Oh, and I kept introducing the doors to the footpath with a 'crunch!' Don’t worry Lexus, there’s no damage, but the chunky plastic side skirts on the doors mean there's no way of opening them far when parked next to a normal height gutter without butting into it. Bit of a design fault, I reckon.
With a list price just under $45K, the UX value equation is darn good compared to its prestige rivals. Coming standard is a 10.3-inch media screen, sat nav, an eight-speaker stereo, digital radio and a CD/DVD player (yes, you read that right).
You know I’m not a fan of the media screen menu and touch pad, but there are features which make life easier and more comfortable.
The proximity key means not having to take the fob out of your pocket to lock and unlock the car; the illuminated entry lighting is great for shining the way for a six-year-old climbing out in the dark; and heated seats through winter make it feel like driving in a hot bath... with clothes on.
The UX 200’s engine is a 2.0-litre four-cylinder petrol making 126kW/205Nm. Those outputs are completely normal for a little SUV at this price, and plenty for city driving and overtaking on motorways. Acceleration isn’t bad at all with 0-100km/h arriving in 9.2 seconds.
When it comes to driving, the strength of the UX is comfort. So much so that on any trip my wife pushed for the UX over other cars I was testing. It’s that comfortable, and it’s quiet.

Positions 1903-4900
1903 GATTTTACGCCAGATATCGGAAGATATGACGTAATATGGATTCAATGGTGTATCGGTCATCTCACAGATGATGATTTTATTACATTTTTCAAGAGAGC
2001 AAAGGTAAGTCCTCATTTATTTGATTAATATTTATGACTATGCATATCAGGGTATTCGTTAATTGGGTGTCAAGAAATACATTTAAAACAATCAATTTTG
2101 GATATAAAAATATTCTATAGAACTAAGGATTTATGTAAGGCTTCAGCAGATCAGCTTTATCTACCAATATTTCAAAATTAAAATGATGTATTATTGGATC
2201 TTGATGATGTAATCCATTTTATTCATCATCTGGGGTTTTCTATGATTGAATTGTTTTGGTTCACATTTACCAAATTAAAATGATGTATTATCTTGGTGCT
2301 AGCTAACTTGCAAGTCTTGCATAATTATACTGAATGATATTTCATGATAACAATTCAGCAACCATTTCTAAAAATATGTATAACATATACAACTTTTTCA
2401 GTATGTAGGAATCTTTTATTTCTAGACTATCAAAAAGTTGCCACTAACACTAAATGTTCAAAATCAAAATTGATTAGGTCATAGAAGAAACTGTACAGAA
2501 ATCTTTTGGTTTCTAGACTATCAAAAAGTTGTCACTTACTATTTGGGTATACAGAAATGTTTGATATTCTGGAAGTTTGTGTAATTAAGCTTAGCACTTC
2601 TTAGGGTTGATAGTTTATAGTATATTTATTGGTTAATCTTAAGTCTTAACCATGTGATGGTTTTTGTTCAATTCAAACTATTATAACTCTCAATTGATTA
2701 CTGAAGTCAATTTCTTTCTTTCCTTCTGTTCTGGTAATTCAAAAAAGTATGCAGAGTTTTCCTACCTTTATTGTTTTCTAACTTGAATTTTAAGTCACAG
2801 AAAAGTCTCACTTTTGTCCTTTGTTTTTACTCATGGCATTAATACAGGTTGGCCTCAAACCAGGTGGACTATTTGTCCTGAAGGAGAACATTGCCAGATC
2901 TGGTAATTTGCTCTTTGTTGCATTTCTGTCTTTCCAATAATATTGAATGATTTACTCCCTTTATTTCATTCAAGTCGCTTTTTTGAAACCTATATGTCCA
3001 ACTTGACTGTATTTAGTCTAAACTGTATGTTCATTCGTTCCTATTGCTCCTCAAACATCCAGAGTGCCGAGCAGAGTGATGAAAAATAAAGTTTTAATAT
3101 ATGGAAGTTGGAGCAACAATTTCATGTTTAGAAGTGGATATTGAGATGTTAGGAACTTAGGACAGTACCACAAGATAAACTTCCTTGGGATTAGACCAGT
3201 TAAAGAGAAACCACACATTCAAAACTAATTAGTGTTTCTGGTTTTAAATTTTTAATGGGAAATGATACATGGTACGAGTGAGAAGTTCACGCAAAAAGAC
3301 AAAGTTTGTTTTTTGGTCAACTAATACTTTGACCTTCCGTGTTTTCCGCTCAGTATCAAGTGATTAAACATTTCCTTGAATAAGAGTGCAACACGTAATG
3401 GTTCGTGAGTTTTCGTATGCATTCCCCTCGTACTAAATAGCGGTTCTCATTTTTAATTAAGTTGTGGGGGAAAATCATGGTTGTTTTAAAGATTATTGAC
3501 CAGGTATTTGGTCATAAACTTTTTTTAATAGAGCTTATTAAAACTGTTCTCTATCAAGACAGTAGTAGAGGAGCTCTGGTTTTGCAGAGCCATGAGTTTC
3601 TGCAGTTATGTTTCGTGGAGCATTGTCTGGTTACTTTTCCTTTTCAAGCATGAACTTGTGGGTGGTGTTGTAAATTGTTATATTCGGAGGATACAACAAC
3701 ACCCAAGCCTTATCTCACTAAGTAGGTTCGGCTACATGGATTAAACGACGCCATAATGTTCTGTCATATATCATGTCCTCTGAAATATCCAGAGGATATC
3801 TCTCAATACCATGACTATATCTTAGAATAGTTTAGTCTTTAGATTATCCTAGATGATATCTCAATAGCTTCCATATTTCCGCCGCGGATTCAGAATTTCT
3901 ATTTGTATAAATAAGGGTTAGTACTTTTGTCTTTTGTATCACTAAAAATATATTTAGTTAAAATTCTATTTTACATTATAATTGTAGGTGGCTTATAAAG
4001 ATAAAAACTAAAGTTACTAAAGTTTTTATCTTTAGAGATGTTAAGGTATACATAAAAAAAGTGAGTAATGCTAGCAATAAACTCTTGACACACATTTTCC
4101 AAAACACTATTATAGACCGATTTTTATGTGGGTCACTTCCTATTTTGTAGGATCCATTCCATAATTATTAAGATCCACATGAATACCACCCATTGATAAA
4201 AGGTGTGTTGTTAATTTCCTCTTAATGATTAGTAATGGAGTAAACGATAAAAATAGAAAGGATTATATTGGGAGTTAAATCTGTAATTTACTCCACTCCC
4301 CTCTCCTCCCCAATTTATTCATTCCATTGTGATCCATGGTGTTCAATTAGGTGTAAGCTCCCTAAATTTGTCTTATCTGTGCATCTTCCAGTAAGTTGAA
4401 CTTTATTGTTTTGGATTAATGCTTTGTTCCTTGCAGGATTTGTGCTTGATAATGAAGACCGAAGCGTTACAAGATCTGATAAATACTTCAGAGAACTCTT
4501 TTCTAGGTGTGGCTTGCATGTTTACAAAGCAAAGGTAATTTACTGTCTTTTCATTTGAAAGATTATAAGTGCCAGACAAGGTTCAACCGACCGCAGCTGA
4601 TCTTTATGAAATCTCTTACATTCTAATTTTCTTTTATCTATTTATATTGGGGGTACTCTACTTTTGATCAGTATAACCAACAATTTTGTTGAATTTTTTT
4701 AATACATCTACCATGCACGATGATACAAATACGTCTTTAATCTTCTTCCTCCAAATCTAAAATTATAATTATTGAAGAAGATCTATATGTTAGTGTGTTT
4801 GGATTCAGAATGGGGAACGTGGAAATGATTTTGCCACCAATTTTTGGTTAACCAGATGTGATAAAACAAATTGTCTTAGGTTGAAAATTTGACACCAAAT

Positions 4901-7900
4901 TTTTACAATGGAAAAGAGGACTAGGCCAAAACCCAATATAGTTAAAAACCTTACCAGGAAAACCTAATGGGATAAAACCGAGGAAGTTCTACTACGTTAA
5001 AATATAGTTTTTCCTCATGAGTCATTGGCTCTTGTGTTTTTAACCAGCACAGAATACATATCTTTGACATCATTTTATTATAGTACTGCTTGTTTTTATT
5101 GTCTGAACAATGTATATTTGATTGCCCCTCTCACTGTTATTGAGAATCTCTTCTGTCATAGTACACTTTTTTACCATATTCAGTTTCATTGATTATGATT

Adding to that ride comfort is accurate steering with a good feel to it, and great visibility all around.
The UX 200 has LED headlights, a big plus as they’re brighter than the halogen lamps on many small SUVs. There’s also a decent level of advanced safety tech, including AEB with pedestrian and cyclist detection.
In terms of fuel consumption, the trip computer hovered around 7.5L/100km most of the time. But we tested this at the fuel pump and measured 8.1L/100km. That’s mainly city driving with the occasional weekend motorway trip.
The UX 200 Luxury was our family car for six weeks and the big takeaway is how comfortable it is. I wouldn’t recommend it to a family with two kids, but it proved (just) big enough for the three of us. And because we live in the city the small size made it easier to hook a park out the front of our apartment each day.
If you’re a couple, or a lone wolf, the UX 200 is going to suit you well, with space to comfortably carry two adults in the back.
We handed the UX 200 back and in return were given almost exactly the same car. A UX, but this time the hybrid 250h, in the same Luxury grade.
The changeover happened just as Sydney went into a COVID-19-induced lockdown. With a 10km travel radius in place, this was going to be a very different test to the UX 200. No reptile park adventures for this one.
You can read all about our long-term short-trip test of the UX 250h in the next instalment.
Acquired: June 2021
Distance travelled this month: 489km
Average fuel consumption for this month: 8.1L/100 (measured at the pump)